Background.

Sketches by Boz
  • Gin-drinking is a great vice in England, but wretchedness and dirt are a greater; and until you improve the homes of the poor, or persuade a half-famished wretch not to seek relief in the temporary oblivion of his own misery, with the pittance which, divided among his family, would furnish a morsel of bread for each, gin-shops will increase in number and splendour” is a quotation from Sketches by Boz, Scenes, Chapter 22 (Gin Shops).

Context.

This quotation is a social commentary by Charles Dickens towards the end of the sketch Gin Shops. Having described the relentless growth of Gin Shops and one such establishment, Dickens adds a comment that there are more important things to solve that the problem of the rise of these establishments, particularly poverty and sanitation issues.

The Charles Dickens sketch, Gin-Shops first appeared in The Evening Chronicle on Saturday, 7 February 1835. The sketch starts by describing the growth of the ‘gin-palaces’, ornate gin-shops that grew in huge numbers from the late 1820’s. Dickens then goes on to describe one such establishment in the St. Giles area of London.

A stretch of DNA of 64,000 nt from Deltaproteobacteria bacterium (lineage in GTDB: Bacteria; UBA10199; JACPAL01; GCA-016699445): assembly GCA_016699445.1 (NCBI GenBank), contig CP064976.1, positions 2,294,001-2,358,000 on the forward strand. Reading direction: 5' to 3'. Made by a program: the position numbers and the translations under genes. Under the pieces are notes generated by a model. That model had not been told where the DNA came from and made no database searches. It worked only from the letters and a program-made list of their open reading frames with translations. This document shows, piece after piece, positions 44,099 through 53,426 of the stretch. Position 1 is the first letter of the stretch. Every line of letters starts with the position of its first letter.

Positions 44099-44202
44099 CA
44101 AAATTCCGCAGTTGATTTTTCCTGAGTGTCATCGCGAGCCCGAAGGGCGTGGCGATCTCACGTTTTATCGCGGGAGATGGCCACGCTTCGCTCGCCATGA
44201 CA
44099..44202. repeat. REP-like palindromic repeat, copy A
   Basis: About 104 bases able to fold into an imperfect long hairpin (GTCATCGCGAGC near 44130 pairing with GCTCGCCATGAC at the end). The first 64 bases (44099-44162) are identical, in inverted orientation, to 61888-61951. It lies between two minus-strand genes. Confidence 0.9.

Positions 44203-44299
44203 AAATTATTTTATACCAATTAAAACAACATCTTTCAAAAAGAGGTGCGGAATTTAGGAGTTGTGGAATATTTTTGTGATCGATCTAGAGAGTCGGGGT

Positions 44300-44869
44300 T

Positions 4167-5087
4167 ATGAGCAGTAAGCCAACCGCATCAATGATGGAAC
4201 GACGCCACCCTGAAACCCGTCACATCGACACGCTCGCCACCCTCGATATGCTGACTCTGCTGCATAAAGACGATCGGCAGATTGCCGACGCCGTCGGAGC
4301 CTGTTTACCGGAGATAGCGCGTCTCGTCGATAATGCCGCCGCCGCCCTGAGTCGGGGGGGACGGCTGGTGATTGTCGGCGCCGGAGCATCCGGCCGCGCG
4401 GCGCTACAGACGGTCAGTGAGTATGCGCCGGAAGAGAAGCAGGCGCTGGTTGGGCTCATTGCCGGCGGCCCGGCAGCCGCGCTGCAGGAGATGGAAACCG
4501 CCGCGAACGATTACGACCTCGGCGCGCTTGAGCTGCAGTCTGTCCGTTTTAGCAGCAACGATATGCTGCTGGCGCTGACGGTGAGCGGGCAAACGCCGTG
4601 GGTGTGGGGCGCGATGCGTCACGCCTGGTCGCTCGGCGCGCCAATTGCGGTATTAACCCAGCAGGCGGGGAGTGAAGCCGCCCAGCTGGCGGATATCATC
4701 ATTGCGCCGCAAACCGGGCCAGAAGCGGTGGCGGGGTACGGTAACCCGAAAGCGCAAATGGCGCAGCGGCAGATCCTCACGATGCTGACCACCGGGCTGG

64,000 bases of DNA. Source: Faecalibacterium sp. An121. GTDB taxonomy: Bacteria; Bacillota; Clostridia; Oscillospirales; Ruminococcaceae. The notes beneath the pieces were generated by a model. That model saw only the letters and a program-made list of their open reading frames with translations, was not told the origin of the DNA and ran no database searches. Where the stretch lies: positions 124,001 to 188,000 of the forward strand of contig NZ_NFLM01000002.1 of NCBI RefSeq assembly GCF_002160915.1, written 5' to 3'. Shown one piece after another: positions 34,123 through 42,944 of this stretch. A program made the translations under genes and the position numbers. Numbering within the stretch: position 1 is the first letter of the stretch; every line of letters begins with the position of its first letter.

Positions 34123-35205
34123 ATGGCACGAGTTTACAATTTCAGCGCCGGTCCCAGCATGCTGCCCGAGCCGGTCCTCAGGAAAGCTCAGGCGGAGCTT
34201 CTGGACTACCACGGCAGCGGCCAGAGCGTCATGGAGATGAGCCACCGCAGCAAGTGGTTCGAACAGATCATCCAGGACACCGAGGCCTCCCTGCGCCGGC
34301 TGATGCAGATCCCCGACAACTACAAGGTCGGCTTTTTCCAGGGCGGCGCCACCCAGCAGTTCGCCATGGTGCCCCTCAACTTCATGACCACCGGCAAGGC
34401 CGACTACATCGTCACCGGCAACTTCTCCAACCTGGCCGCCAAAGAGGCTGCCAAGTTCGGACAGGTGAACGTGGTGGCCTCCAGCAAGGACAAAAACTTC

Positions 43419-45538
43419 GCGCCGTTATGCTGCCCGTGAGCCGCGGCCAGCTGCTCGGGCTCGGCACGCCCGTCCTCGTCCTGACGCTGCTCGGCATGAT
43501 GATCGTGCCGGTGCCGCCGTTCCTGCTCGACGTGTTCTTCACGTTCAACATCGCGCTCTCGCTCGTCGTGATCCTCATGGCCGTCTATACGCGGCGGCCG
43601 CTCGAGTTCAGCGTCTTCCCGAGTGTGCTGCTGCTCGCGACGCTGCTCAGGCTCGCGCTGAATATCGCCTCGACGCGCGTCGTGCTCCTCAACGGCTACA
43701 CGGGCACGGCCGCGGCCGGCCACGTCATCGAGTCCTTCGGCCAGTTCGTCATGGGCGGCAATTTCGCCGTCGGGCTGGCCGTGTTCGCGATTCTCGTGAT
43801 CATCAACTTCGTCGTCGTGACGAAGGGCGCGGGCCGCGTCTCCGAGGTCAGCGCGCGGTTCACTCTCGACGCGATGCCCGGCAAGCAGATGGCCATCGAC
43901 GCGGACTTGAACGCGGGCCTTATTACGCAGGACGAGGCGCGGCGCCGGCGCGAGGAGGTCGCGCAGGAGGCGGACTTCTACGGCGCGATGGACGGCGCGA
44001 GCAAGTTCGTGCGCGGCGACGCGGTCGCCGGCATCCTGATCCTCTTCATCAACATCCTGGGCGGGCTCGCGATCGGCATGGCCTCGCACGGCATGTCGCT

Gin Shops
Image from the original publication of Gin Shops which appeared in February 1835.

Source.

Taken from the following passage in the sketch Gin Shops:

We have sketched this subject very slightly, not only because our limits compel us to do so, but because, if it were pursued farther, it would be painful and repulsive. Well-disposed gentlemen, and charitable ladies, would alike turn with coldness and disgust from a description of the drunken besotted men, and wretched broken-down miserable women, who form no inconsiderable portion of the frequenters of these haunts; forgetting, in the pleasant consciousness of their own rectitude, the poverty of the one, and the temptation of the other. Gin-drinking is a great vice in England, but wretchedness and dirt are a greater; and until you improve the homes of the poor, or persuade a half-famished wretch not to seek relief in the temporary oblivion of his own misery, with the pittance which, divided among his family, would furnish a morsel of bread for each, gin-shops will increase in number and splendour. If Temperance Societies would suggest an antidote against hunger, filth, and foul air, or could establish dispensaries for the gratuitous distribution of bottles of Lethe-water, gin-palaces would be numbered among the things that were. Until then, their decrease may be despaired of.

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Gin-drinking is a great vice in England, but wretchedness and dirt are a greater; and until you improve the homes of the poor, or persuade a half-famished wretch not to seek relief in the temporary oblivion of his own misery, with the pittance which, divided among his family, would furnish a morsel of bread for each, gin-shops will increase in number and splendour.

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